I was in a Daiquiri mood in Berlin recently and popped into a smart looking bar (lets keep it anonymous) in the Schöneberg area. So, I go straight to the bar, pick a pew , refuse a menu and promptly order my classic, to be made with a good splash of Oronoco.
After watching (and listening) to the bartender hustle a group of guests for tips for a few minutes, I gave him a polite look of confusion (I get confused when I am thirsty, naturally) and his memory jogged enough to place the Boston on the bar. Now, being a bartender myself, I prefer not to watch others make my drinks, it un-nerves me, however, while looking around the accurately arranged back-bar I caught a glimpse of the Bartender pouring a suspiciously yellow liquid into the glass. Now I am not the man from Del Monte but I am under the impression that lime juice has a slight green tinge to it? Either way, without wanting to be a pest or a know-it-all I dismissed it as bad lighting or thirst and surely enough, my drink was soon presented to me on a belated bev-nap.
I discarded the lime wheel garnish from the rim of the glass and took a sip….immediately I cringed and the bartender saw it. He came over and asked if everything was okay. Without answering, I asked “Did you use Lemon or Lime juice to make this?”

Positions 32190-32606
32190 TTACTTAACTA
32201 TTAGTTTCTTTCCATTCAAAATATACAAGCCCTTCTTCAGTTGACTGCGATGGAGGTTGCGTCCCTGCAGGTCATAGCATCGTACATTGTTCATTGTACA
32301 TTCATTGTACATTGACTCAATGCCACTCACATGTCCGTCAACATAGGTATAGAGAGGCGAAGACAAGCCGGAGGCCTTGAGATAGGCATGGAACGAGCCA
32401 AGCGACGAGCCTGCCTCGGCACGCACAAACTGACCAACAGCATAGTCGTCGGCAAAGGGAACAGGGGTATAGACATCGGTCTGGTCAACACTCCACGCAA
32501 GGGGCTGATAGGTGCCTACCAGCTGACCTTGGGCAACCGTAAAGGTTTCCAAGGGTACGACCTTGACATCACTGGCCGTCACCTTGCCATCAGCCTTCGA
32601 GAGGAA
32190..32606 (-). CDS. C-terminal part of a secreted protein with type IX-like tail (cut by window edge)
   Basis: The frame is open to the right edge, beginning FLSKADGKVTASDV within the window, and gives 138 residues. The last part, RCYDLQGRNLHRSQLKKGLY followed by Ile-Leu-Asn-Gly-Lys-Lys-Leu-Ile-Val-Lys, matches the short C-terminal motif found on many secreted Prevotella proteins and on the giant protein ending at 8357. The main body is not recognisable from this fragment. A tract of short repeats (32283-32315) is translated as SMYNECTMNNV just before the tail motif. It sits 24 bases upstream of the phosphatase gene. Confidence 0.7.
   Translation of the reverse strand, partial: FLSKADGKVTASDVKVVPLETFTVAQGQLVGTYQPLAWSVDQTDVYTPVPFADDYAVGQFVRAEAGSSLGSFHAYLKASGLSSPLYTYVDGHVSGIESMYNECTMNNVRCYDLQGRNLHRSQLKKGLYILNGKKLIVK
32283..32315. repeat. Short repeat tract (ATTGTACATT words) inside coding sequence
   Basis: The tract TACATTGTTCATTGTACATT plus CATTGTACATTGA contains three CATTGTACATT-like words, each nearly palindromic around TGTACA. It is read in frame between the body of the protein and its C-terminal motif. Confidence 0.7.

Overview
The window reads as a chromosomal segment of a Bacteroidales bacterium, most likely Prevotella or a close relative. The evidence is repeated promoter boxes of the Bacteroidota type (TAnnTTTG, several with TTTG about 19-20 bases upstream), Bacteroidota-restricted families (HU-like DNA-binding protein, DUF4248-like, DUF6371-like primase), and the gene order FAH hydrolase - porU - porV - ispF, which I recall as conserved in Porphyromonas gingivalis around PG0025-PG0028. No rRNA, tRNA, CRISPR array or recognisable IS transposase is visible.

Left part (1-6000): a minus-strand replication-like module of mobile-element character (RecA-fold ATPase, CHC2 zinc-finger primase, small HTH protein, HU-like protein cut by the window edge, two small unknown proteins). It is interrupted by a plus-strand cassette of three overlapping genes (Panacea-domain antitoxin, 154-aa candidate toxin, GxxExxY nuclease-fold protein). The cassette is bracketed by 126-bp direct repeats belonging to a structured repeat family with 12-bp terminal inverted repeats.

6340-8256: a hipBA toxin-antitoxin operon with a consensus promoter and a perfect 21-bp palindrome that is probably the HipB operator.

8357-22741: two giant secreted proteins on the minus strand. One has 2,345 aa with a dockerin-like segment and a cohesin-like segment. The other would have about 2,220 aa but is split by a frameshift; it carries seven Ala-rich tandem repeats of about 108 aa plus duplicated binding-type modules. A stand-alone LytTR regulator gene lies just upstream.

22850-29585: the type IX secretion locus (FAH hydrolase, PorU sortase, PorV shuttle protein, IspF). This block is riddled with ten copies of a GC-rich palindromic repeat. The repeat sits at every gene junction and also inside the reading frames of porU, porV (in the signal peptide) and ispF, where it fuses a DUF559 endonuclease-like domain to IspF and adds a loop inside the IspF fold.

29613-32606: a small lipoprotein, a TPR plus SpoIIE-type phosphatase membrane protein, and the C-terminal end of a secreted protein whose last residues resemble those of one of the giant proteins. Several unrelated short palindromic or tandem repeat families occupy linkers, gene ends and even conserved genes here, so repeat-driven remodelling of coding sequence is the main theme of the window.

I am still angry with myself for asking that question as I make it a general rule not to ask what I already know the answer to.
The bartender answered, “With Lemon juice, Sir.”
I nodded my head politely and asked, “Do you know that Daiquiri’s are traditionally made with fresh lime juice?”
Now this is the reason for my concern. The Bartender replied to me, with a very perplexed expression, “I have always made them with lemon juice. I have never made one with lime juice? In fact, I have never worked in a bar that uses fresh lime juice here, we have Roses Lime. Would you like me to make you another one with that instead?”
Under my breath, I whispered, “My God! Hemingway would turn in his grave.”
Realising I had said it louder than planned, promptly followed up with, “No thanks, I have to go now, my train is due.”
Now, at that point, I think I slid off the bar stool and through the front door quicker than Lewis Hamilton’s McLaren and walked all the way home in a limbo of disbelief and disgust…I was truly shocked and hence decided to write this article.
If you have any views or explanations on why the Germans are capable of making some of the most fascinating things that exist in our modern world, the Bugatti Veyron for example, however they do not find it necessary to squeeze a lime in order to make an otherwise simple but fantastic cocktail then please feel free to respond to this blog in any way you feel.